The timing was nice because Caitlin performed in the Honors recital tonight. She played one of my favorite pieces and was transcendent. It just feels good to be home.

I go back next Tuesday for a heart biopsy at Kaiser, Santa Clara and follow up at Stanford for oncology and BMT. It will be a busy day, but at least we are home during Barbie and Caitlin's Spring break.


Wednesday, April 1, 2009

Lesson Learned

Day+ 19 Health Score 81

“Dad, you always do that when it’s going to be a teaching moment,” Rebecca reminded me. I don’t remember what the issue was. But she was a senior in High School at the time and just had told me of some experience she had had where the outcome was undesirable. I moved forward to the edge of the couch cushion and raised my left hand with my index finger pointed as if to indicate that I was now literally going to make a point. I was just about to expound wisdom on ‘what do we learn from this experience?’ as she caught me with the observation above. I realized that my children had seen this particular pose all of their lives as I would turn every experience in to a lesson in life learning. It’s not that they resented this tendency of mine, but that it was so common in my approach to every problem.

So at this point in my journey I pause to reflect, “Class, what have we learned thus far?”
First of all, it must be stated; life isn’t fair. It was never meant to be. Bad things happen that are beyond our control. Unfortunately, because of this, some people become discouraged or despondent; some will ask, “Why me?” and even, heaven forbid, try to blame others for their problems, even blaming God. This response only leads to wasted energy and wasted time. It would be like a man sitting in a taxi in midtown Manhattan; the driver is off getting a knish and toffee peanuts. He sits alone, the meter running, while the world is passing him by.

My nature has always been different than this. I record very few failures in my life, mostly because of the way I define failure. Failure is when an outcome is bad and you don’t learn anything from the experience. Generally, I can always learn something from my ’failures’ and not make the same mistake in the future. Simultaneously, I find that often, in failure, we learn the most. I believe that we gain confidence from our successes and learn from our failures. We need both.

T o succeed is critical; for without it we would never gain the confidence necessary to progress. However, no confidence is gained if the action did not contain the risk of failure. Parents who attempt to remove the risk of failure by ‘stepping in’ at the last moment to spare their children from failure may irreparably impair their ability to act independently and build confidence.
In any worthwhile endeavor, we practice over and over to continue to improve. One particular surgical procedure done in Urology is a great example of this principle. The TURP, or transurethral resection of the prostate, is done in men with a benign enlarged prostate that have significant difficulty in urinating. The procedure is done with a specialized cystoscope where the tissue of the prostate is removed one piece at a time. Essentially, you are ‘sculpting’ out the inside of the prostate. It is one operation where experience really makes a difference, the more you do it, the better you get. With each successful outcome, your confidence increases. Every prostate is different in size and anatomy and some are very difficult. There are complications, but over time you learn both to avoid them and recognize and address them quickly when they occur. A surgeon cannot operate without the confidence that they can succeed.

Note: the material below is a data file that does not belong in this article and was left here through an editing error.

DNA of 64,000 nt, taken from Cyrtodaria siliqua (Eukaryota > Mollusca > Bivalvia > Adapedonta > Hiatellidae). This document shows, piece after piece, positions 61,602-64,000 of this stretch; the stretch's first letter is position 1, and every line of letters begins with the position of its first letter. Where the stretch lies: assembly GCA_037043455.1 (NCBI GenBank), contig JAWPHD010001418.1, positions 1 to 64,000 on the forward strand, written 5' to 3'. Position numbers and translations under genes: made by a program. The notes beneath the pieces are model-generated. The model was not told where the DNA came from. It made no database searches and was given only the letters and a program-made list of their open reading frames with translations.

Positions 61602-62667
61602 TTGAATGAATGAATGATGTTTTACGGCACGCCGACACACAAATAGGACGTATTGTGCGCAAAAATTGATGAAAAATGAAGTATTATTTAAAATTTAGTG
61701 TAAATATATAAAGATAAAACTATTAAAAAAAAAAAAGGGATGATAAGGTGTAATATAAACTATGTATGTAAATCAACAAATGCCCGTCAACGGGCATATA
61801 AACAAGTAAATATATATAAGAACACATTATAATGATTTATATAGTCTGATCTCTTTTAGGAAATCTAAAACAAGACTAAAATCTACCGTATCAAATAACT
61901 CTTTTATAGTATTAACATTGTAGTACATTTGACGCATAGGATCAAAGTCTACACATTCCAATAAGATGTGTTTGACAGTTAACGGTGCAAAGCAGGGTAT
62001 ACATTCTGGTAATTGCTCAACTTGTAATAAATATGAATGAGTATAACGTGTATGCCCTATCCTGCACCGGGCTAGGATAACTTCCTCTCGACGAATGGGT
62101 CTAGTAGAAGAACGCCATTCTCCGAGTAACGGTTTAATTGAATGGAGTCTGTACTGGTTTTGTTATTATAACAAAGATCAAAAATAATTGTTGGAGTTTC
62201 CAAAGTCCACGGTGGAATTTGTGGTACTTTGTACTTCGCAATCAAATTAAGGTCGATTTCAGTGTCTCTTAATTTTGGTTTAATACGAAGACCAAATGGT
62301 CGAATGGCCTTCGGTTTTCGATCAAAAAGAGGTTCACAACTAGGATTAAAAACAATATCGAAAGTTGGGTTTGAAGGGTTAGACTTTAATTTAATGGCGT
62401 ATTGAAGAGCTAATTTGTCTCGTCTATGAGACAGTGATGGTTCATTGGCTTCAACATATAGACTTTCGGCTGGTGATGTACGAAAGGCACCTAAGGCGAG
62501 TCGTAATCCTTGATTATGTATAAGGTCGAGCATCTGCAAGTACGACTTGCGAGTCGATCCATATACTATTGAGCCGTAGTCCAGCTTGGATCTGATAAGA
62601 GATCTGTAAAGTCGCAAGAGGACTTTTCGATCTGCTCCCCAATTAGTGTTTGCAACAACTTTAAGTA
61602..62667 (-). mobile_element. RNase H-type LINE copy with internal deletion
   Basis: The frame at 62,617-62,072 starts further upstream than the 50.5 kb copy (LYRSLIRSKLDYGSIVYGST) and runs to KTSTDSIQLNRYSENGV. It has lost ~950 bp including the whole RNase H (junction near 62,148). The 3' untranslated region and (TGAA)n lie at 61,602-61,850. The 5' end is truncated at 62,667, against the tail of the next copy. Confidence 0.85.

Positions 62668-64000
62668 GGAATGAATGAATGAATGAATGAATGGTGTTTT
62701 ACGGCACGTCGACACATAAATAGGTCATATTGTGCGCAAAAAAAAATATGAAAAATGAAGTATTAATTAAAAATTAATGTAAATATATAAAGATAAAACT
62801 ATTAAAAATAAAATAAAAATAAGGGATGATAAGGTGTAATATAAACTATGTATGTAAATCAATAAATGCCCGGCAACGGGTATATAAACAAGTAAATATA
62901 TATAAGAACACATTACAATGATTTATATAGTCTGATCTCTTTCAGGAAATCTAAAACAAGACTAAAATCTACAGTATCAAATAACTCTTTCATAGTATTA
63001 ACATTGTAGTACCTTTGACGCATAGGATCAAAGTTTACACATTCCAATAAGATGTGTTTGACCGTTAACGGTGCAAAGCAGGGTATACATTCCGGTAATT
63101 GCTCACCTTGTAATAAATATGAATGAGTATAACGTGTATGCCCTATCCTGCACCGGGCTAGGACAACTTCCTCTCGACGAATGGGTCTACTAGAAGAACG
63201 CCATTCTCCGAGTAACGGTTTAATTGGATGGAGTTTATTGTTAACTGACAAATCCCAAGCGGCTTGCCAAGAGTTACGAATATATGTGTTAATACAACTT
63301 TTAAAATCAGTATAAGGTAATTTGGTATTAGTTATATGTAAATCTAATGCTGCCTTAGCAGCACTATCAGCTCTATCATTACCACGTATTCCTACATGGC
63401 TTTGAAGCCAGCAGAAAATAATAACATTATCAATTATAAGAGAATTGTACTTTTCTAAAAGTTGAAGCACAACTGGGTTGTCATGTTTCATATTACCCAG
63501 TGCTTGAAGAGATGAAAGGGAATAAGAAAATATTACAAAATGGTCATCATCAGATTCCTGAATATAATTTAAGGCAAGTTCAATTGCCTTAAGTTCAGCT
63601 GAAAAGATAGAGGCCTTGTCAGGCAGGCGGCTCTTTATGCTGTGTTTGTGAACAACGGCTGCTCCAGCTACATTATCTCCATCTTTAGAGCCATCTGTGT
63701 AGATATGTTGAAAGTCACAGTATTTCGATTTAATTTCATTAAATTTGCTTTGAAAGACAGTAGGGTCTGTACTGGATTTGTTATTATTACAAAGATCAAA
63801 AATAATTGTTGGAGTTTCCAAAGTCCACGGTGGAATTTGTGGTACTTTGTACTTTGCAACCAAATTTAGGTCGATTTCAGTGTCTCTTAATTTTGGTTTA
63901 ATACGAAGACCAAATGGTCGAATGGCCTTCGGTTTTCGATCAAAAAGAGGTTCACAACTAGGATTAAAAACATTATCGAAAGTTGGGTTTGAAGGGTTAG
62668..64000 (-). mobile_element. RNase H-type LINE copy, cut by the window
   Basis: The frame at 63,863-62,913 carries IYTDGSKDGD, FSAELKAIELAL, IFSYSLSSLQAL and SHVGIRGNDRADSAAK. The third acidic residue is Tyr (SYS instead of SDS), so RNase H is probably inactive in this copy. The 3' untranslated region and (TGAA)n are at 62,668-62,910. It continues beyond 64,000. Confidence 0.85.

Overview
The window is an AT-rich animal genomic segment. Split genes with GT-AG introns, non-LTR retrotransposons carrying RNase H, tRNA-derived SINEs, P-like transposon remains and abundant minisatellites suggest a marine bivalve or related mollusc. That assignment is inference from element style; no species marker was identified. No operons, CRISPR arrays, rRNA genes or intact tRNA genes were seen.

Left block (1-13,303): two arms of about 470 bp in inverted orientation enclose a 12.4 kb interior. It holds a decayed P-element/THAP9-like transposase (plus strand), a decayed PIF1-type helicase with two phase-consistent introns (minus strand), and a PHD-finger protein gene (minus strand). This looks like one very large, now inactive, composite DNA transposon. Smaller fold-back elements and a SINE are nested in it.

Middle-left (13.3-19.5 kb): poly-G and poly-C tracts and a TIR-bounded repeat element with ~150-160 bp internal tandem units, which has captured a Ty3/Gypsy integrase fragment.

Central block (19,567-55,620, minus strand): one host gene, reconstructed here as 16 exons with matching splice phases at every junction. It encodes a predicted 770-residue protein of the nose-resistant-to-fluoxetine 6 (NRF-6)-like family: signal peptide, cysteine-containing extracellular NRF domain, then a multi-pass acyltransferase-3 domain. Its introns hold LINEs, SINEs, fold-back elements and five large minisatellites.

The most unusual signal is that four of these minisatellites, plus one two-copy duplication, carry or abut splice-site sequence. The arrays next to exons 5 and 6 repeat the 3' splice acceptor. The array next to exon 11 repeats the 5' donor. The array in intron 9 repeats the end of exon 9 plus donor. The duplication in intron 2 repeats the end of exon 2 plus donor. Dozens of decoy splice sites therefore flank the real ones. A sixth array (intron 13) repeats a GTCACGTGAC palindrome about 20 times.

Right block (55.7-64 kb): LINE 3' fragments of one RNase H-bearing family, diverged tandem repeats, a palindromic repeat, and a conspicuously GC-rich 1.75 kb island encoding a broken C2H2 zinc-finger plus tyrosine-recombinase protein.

Interestingly, the two animals that are the best at urinating are kids and race horses. I know this because after a successful TURP (or Roto-Router, as the patients call it) a man will often say, “I haven’t pee’d like this since I was a kid.” Or sometimes exclaim, “Doc, I’m peeing like a race horse.” But I digress.

I guess what this all means to me is that I expect things to turn out well. They always have. I am, as many have observed, ‘the eternal optimist’. Since I always prepare for the worst, and hope for the best, I am never disappointed.

Then one day, you learn you have a rare and fatal illness. How does that fit in to your life philosophy? Everyone who is faced with a diagnosis that is fatal goes through the same process. It’s is the opposite of seeing the light at the end of the tunnel. On the contrary, a light goes on and you see the door at the end of the tunnel. Life has an expiration date and death is on the calendar. Mortality is no longer and abstract idea. It is as real as what you had for breakfast today.

People react very differently to this knowledge. For me, however, it is just another challenge that I must learn from. I have learned things about myself in the last nine months that I could not have learned in any other way. This is good. Additionally, I still expect things to go well, and they have; unbelievably well; miraculously well.

Faith is a critical part of this process. I have not only my faith to rely on, but have been blessed with the combined faith and prayers of countless numbers of people. I cannot comprehend the combined effect of the faith of so many on my behalf, but I feel it every single day. There is so much goodness out there; I wish that everyone could see it.

I have just come through the bone marrow transplant. It was not uneventful. I was really sick. But my doctors were swift and skilled in their care for me. And what they learned from my complications will give them the confidence in treating those who follow me.
But I never feared that I wouldn’t make it this far. I expected things to turn out well, and they did.

Fear of failure that paralyzes a person into inaction is the greatest curse that could inflict any individual life. Faith will always swallow that fear.